Fred Vasseur says ‘forget minor and major’ as he calls for tougher cost cap penalties

Frédéric Vasseur as new Ferrari team boss. December 2022 Credit: Alamy
Frédéric Vasseur as new Ferrari team boss. December 2022 Credit: Alamy

Fred Vasseur wants to see tougher penalties for anyone who breaches the budget cap, saying that no matter how big, a breach is “mega.”

Red Bull and Aston Martin became the centre of attention in the latter half of the 2022 season when it emerged they were the second and third teams to break the budget cap.

However, while Aston Martin’s procedural breach was the same as Williams’ was earlier in the year, Red Bull had overspent by enough of a margin for it to have been deemed a “minor” breach.

Red Bull were found to have overspent by $1.8 million during the 2021 season with the bulk of that coming as a result of the mislabelling of a UK tax refund.

As a result of their overspend, Red Bull were fined $7 million alongside a 10% reduction of their wind tunnel time for the 2023 season and that seemingly put the matter to bed.

But there are those who would have wished for a harsher penalty, including new Ferrari boss Vasseur. Speaking to Motorsport.com before news of his move to the Scuderia was announced, he said that the FIA needed be “more strict” and that any overspend was “mega.”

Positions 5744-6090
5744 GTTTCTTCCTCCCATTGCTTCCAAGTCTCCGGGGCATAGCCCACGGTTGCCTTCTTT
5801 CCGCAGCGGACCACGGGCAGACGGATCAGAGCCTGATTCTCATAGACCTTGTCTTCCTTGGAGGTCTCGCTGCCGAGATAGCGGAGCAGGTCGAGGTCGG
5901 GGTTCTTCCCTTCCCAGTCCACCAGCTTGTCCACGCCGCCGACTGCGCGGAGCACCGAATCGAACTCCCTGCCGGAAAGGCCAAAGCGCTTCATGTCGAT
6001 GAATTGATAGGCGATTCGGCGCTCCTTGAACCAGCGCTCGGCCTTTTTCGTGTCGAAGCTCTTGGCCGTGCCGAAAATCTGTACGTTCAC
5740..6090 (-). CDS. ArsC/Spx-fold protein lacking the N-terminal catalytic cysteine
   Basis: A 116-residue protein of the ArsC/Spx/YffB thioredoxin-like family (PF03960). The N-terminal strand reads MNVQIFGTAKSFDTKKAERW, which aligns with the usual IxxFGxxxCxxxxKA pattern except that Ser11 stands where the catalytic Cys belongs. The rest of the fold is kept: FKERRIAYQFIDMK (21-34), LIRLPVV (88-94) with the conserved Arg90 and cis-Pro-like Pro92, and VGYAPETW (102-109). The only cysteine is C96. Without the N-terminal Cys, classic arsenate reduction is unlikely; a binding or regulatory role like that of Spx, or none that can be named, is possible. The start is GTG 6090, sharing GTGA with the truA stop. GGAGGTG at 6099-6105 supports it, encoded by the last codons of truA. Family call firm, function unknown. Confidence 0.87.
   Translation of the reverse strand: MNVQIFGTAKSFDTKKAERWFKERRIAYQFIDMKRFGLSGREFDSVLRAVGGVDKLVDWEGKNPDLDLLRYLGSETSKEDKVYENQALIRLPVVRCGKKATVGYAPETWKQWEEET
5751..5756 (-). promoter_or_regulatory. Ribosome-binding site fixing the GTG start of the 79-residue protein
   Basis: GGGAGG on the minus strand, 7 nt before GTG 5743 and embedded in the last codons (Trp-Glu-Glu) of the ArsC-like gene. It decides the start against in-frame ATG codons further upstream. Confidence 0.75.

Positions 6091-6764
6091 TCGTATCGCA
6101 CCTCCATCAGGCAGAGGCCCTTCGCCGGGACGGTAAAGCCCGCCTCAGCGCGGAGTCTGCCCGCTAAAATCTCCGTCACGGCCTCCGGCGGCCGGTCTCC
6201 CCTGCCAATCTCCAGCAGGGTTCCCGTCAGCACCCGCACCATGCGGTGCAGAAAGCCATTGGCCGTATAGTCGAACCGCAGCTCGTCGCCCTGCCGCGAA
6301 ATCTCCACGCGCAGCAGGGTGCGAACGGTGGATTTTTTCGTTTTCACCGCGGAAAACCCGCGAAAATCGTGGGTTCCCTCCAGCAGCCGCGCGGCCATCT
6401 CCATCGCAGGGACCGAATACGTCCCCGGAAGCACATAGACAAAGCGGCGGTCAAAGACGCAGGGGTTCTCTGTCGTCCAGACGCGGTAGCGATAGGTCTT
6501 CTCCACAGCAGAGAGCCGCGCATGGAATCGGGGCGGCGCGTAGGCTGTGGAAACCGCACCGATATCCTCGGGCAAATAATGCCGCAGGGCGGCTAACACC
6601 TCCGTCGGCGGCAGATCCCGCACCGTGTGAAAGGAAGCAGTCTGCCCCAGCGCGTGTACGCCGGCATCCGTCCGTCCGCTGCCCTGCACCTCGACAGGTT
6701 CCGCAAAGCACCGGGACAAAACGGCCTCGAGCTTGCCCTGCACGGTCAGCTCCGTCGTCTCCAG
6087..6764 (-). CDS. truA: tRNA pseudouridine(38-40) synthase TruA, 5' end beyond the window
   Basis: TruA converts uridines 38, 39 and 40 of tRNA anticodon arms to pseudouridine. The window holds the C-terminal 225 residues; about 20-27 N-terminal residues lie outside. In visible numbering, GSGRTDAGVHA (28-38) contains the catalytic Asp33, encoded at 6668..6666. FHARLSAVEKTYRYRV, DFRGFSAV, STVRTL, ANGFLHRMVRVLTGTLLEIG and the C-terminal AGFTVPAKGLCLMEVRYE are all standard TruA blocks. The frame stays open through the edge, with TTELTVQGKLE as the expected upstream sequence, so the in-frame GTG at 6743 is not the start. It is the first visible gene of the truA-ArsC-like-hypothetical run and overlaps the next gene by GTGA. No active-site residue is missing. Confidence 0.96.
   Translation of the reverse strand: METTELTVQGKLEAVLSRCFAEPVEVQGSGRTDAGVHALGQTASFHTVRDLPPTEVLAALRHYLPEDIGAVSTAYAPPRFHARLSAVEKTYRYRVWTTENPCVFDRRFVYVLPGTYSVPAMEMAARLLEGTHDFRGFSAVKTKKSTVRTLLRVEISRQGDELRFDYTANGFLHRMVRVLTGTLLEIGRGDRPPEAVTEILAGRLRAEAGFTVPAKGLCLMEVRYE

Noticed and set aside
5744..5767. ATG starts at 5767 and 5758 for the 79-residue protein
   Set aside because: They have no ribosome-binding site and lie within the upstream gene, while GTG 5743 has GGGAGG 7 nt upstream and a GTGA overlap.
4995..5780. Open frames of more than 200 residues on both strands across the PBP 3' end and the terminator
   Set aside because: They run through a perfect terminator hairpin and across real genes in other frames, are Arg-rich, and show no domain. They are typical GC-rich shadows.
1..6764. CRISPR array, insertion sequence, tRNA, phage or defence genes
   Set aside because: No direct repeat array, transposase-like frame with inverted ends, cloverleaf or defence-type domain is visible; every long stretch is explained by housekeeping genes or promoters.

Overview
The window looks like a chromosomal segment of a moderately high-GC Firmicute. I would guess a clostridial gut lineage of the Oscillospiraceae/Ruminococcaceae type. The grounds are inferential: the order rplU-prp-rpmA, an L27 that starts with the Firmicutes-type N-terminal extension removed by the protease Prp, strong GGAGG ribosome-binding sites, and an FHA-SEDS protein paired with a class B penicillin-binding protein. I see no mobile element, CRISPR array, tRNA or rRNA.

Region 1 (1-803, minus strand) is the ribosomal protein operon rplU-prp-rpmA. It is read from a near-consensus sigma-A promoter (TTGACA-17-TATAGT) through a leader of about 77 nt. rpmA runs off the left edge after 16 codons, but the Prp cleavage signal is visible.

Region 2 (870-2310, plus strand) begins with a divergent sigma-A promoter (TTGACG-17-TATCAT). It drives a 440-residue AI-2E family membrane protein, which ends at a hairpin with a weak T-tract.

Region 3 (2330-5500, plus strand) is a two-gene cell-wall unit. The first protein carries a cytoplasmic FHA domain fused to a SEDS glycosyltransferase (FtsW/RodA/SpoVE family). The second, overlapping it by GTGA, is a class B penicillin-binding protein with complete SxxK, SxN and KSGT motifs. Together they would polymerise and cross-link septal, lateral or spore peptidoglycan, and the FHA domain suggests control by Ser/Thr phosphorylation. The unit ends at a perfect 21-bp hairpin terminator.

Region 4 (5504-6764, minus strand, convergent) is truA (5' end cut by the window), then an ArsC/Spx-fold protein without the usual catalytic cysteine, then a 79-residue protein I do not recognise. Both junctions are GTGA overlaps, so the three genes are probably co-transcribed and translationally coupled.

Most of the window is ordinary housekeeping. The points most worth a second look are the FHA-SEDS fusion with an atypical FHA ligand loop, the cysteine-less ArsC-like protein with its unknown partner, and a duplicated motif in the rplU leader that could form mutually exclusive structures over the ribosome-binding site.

“[The cost cap is] by far the best regulation that we introduced in F1,” the 54-year-old said.

“Where we have to work today, firstly, it was far too long. We need to find a way to have a red light before, or to be able to take action much earlier.

“And we have to probably be a bit more strict on the decision. Okay, perhaps this was the first one, but from now we have to forget about minor and major. Because for me, two or three million, it’s not minor, it’s mega, for development.

“I think we have to be much more strict and much more quick on the action.”

Vasseur did however praise the FIA’s head of financial regulations, Federico Lodi, and his team for their work overseeing the first year of the cost cap.

“I would say the cost cap administration and Federico Lodi did a mega job,” he said. “We don’t have to forget it.”

Negative press enough of a warning for no team to overspend in the future

While the merits of Red Bull’s $7 million fine and wind tunnel time reduction can be debated, it seems more likely that the negative press they received will act as a far bigger deterrent.

For a few weeks, Red Bull, rightly or wrongly, became the centre of wild rumours and accusations with some saying they should be stripped of titles and deducted Championship points.

For a minor overspend, that was never likely but the speculation was surely enough to create less than an ideal work environment, Christian Horner said as much.

Red Bull no doubt had their fingers burned and became the unwanted poster team for the cost cap, but the events that played out has made one thing clear for every team on the grid, do not fly too close to the sun.

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